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Klamath Falls Hospital Offers Antibody Test, Although Its Accuracy Is Unclear

Screening blood for high blood sugar may become more common now that an influential panel has recommended it for many overweight people.
iStockphoto
Screening blood for high blood sugar may become more common now that an influential panel has recommended it for many overweight people.

Sky Lakes Medical Center in Klamath Falls has begun offering an antibody test for patients who want to know if they’ve had the coronavirus. That test has yet to get federal approval, and it’s currently under fire for providing inaccurate results.

Antibodies are proteins in the blood that indicate past infections. If someone is shown to have COVID-19 antibodies, there’s a chance they could be immune to it, but researchers still don't know if that's true.

Tons of antibody tests (also known as serology tests) have hit the market recently, but their accuracy varies widely and many haven’t yet gotten an emergency-use authorization from the U.S. Food and Drug Administration, including the test that is being used by the Sky Lakes Medical Center in Klamath Falls.

That antibody test involves sending blood samples to the Mayo Clinic Laboratories in Minnesota. According to documents on Mayo’s website, it’s using a manufactured test by Epitope Diagnostics — a medical device company based in San Diego.

Epitope is among the four companies being criticized by a U.S. House subcommittee for distributing tests that don’t consistently provide reliable results. A recent study — which was conducted by researchers from the University of California San Francisco and the University of California Berkeley, among others — recently showed that Epitope's test provides more false negatives and more false positives than it claims on its packaging.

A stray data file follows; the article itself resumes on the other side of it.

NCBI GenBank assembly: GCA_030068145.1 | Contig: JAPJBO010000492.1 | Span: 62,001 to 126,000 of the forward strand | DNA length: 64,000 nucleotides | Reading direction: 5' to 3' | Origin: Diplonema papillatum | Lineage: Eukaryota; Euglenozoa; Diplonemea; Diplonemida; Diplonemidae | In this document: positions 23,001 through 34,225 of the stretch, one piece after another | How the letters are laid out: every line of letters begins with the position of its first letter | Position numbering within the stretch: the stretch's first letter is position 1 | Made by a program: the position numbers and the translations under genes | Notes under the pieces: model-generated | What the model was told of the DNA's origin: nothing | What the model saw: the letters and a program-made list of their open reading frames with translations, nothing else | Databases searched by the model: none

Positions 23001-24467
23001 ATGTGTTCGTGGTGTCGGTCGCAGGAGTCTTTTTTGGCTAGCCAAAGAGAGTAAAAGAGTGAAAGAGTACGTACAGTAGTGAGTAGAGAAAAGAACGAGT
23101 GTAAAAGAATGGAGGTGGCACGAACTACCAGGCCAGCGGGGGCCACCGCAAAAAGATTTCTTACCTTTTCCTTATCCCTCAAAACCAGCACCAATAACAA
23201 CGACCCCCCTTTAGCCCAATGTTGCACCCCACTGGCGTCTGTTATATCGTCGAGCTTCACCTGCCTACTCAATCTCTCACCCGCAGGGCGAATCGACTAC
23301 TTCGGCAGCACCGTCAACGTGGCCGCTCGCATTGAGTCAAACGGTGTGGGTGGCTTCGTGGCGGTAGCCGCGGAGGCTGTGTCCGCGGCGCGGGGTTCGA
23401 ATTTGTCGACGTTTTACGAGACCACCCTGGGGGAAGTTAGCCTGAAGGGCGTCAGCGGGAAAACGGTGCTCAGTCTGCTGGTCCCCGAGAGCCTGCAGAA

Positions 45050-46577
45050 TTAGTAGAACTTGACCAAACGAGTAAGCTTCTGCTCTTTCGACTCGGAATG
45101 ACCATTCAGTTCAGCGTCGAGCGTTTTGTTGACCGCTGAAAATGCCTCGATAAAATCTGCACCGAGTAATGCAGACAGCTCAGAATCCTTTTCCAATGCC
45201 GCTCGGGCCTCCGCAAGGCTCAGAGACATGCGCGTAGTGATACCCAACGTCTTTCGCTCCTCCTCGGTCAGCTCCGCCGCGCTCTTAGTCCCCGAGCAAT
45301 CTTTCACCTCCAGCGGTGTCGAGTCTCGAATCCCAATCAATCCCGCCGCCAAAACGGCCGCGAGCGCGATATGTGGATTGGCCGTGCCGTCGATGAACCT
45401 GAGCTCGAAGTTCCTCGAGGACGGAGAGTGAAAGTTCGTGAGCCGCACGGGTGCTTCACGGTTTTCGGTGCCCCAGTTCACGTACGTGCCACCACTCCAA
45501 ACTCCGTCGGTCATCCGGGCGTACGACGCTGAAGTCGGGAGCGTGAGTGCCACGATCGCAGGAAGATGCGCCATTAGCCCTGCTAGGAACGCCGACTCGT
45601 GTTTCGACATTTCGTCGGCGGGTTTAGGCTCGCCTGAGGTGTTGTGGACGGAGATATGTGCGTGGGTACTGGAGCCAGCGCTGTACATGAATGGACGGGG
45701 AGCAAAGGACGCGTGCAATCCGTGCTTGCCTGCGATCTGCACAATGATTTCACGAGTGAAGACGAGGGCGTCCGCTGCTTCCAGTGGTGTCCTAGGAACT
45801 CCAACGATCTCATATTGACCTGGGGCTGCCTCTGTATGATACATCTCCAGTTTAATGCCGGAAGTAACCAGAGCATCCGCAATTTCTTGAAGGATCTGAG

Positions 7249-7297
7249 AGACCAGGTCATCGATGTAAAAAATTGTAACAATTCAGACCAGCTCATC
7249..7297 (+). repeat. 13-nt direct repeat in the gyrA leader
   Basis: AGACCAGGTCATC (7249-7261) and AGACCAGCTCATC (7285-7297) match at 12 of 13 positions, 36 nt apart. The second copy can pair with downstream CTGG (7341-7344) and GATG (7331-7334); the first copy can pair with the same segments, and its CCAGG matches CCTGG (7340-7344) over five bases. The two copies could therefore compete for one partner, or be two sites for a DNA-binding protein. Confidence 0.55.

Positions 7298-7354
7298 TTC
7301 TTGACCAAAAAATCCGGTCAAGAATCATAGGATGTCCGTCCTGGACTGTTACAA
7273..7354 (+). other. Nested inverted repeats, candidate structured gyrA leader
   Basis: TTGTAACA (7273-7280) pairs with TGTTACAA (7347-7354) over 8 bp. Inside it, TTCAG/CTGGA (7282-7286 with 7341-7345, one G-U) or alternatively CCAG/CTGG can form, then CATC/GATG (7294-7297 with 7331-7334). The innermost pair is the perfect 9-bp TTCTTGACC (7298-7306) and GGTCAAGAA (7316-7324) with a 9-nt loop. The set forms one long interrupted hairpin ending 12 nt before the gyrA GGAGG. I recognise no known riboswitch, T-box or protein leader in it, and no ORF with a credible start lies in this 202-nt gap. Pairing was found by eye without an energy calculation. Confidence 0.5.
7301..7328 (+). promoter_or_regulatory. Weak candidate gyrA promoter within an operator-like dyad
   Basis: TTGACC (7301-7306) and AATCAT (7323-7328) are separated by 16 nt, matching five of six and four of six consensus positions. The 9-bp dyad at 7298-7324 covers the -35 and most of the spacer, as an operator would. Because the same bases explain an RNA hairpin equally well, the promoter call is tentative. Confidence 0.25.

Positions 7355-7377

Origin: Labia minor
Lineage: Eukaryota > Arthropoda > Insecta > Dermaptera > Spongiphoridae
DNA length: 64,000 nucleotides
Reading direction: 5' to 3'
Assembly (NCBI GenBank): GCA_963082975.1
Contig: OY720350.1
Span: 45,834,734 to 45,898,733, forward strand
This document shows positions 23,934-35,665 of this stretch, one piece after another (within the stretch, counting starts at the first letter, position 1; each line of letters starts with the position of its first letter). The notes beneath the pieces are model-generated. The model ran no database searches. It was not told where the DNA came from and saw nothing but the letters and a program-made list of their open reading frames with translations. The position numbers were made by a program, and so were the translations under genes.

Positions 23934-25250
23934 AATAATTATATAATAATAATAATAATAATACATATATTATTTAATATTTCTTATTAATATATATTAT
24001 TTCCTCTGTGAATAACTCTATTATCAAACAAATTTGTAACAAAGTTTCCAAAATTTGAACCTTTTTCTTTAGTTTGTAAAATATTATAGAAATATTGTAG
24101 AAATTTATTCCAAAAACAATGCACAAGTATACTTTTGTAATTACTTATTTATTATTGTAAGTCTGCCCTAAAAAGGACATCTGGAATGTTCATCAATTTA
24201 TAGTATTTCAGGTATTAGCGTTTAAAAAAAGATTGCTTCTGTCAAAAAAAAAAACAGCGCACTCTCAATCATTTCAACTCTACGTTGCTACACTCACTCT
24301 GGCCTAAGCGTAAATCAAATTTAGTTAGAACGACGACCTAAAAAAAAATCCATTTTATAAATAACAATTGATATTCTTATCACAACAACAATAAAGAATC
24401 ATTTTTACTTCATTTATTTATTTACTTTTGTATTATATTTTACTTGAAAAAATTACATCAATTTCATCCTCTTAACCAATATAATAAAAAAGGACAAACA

The House Oversight subcommittee on economic and consumer policy cited the study in its letter to Epitope on Tuesday.

“The discrepancies in these performance characteristics are deeply troubling,” chairman Rep. Raja Krishnamoorthi, D-Ill., wrote in the letter. “The researchers report a much higher risk of false negatives from this test.”

That means there’s a chance that this serology test could give someone negative results, even when they have COVID-19 antibodies in their blood. More troubling, the subcommittee also said it produces more false positives than it claims, which means a patient could be led to falsely believe that they have a degree of immunity to the coronavirus.

The same House panel on Tuesday wrote a letter to the FDA, saying that it "failed to police" serological tests. It cites research that concludes that the FDA’s lax policies are permitting a flood of fraudulent tests into the market.

So, Why Use An Antibody Test In Klamath Falls?

“Because we could, honestly,” Sky Lakes spokesman Tom Hottman says.

Hottman says administrators at Sky Lakes want to start gathering as much data as they can so they could understand how prevalent the coronavirus is in Klamath Falls and the surrounding rural region that it serves.

“Any information is going to be better than no information at all,” Hottman says. “And so, even if it is potentially flawed, still knowing that is going to help inform our decision-making processes.”

The danger, critics say, is that public health officials could make critical decisions based on flawed information. There's also a chance that some patients will incorrectly test positive for coronavirus antibodies, leading them to make lifestyle or medical decisions that expose them to this highly contagious disease.

Sky Lakes began testing patients on April 27, and has since tested more than 1,000 people.

In a statement released Thursday afternoon, Sky Lakes says its physicians are not recommending anyone who tests positive for antibodies to stop social distancing or to stop wearing face masks.

“While we are not using these as point-of-care testing, we have worked hard to be able to bring these tests into our rural area,” reads its statement. “In our correspondence with the Mayo Lab directly we have been reassured by their confidence in the COVID-19 serological antibody test.”

April Ehrlich is an editor and reporter at Oregon Public Broadcasting. Previously, she was a news host and reporter at Jefferson Public Radio.